A home visit followed with a caseworker assigned by the county. She asked questions of us, which were honestly answered by all parties. After all, we had nothing to hide. Nothing about her questions surprised us, except for a piece of advice she gave us: don’t speak of these events on Social Media. Someone had seen our Facebook post asking for prayers, and reported it to the county as potential child abuse.

My eyes nearly dropped out of my head. My heart sank. And any anger I felt before towards the individuals taking pictures of my injured son were nothing compared to what I felt now. My wife and I were betrayed, at our weakest of moments, and we would never know by whom.

It could have been one of my “friends.” Or one of J’s “friends.” Or maybe it was a “friend” of a “friend” who just happened to see the post (You don’t always have to be “friends” with someone to see their posts). We would never know.

Here’s the thing: I understand that certain individuals are in professions where they have a duty to report such incidents. For examples, teachers are supposed to report such events if they would see it at school. But a)this was not in anyone’s professional setting and b)if you are in one of these professions, you should also be smart enough to know the hospital was going to report it anyway.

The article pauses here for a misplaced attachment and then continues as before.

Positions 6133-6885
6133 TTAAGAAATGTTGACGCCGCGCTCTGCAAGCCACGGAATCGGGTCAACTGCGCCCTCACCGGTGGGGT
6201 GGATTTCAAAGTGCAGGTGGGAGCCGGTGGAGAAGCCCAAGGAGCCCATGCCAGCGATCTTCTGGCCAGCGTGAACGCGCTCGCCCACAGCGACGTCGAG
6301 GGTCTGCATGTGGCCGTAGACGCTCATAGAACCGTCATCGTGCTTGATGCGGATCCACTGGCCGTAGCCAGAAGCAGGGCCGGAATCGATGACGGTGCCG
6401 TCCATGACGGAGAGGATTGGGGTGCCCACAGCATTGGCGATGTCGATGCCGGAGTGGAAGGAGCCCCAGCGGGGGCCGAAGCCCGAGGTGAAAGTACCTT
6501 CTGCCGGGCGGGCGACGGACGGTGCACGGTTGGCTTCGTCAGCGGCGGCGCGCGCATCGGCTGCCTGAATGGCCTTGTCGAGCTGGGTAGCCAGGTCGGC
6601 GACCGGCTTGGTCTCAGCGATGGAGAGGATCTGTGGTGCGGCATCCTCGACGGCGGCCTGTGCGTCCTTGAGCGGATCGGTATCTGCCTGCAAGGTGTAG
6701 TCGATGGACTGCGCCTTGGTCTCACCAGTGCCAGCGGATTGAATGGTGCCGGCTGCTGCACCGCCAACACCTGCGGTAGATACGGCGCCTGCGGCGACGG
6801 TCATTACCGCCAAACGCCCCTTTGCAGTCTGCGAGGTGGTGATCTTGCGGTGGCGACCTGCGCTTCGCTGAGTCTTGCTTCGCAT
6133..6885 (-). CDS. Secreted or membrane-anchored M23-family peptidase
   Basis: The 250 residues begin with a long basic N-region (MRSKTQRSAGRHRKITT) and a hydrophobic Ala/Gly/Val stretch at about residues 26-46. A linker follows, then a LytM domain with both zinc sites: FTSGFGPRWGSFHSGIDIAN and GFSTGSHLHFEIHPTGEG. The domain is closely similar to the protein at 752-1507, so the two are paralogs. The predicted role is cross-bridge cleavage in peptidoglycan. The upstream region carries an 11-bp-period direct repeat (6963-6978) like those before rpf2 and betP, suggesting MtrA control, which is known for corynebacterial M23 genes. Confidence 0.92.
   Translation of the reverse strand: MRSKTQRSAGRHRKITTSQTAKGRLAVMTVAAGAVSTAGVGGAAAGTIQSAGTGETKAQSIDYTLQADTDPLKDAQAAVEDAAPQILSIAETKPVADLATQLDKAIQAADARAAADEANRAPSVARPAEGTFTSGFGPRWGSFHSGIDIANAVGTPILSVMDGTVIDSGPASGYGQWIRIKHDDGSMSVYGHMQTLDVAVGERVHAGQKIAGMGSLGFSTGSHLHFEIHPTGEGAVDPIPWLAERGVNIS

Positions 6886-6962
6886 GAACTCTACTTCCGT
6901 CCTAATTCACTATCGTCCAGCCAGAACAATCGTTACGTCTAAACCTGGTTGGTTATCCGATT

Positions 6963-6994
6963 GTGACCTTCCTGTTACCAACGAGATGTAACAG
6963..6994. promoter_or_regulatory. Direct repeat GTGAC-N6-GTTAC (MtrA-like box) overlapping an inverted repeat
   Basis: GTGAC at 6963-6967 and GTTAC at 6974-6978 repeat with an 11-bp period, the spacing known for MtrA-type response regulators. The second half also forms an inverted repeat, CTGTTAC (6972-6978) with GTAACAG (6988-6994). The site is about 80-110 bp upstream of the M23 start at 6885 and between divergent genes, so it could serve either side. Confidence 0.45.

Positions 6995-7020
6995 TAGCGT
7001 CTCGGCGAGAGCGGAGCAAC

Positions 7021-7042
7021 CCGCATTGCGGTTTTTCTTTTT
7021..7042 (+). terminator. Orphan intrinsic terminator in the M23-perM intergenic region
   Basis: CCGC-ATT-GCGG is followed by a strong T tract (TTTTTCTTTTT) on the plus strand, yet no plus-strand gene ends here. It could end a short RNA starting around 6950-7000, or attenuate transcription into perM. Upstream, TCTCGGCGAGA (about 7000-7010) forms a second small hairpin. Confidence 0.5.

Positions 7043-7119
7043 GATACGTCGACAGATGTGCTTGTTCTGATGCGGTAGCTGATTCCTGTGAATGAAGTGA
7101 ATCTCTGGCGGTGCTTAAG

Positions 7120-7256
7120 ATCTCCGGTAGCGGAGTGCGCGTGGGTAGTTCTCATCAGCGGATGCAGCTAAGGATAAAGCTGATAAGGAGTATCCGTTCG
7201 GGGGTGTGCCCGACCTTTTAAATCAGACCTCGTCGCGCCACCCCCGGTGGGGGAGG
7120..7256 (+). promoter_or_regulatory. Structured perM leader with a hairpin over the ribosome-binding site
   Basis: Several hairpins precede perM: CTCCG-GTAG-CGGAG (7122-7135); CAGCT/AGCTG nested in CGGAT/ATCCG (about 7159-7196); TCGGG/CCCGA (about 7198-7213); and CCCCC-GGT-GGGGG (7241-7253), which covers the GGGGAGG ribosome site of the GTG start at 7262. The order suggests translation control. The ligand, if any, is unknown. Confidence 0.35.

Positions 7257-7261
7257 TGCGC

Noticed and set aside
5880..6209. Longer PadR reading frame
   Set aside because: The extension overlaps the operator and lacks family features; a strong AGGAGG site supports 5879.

The move felt vengeful. Pointed. As someone who likes to believe in the good in people, I lost hope in that. I found myself becoming paranoid, making lists of who could have possibly done it. I also developed a healthy fear of social media. While I didn’t delete Facebook, I stopped posting almost altogether, and certainly no longer post about my children, including photos. And while I don’t find myself thinking about that incident much anymore, I guess I never really got over it. I still feel hurt. Angry.

To the coward who took our request for prayers and used it against us: I still can’t say I forgive you, even though God has taught me that’s exactly what I should do. Instead, I feel bad for you, that you feel what you did was acceptable, justifying as “what’s best for the child.” Because you clearly don’t know me, or my wife, or my in-laws. If you had reported and then talked to us, I would be angry, but less so. If you had come and talked to us about it before making some anonymous bullshit phone call, you would understand how much we love these kids. All of us. Instead, I see you as nothing but a malicious coward, whose objective was to tear down people you clearly don’t know. And for that reason, I feel bad for you. But at this point, I’m still hurt. And I don’t forgive you. Not yet, at least.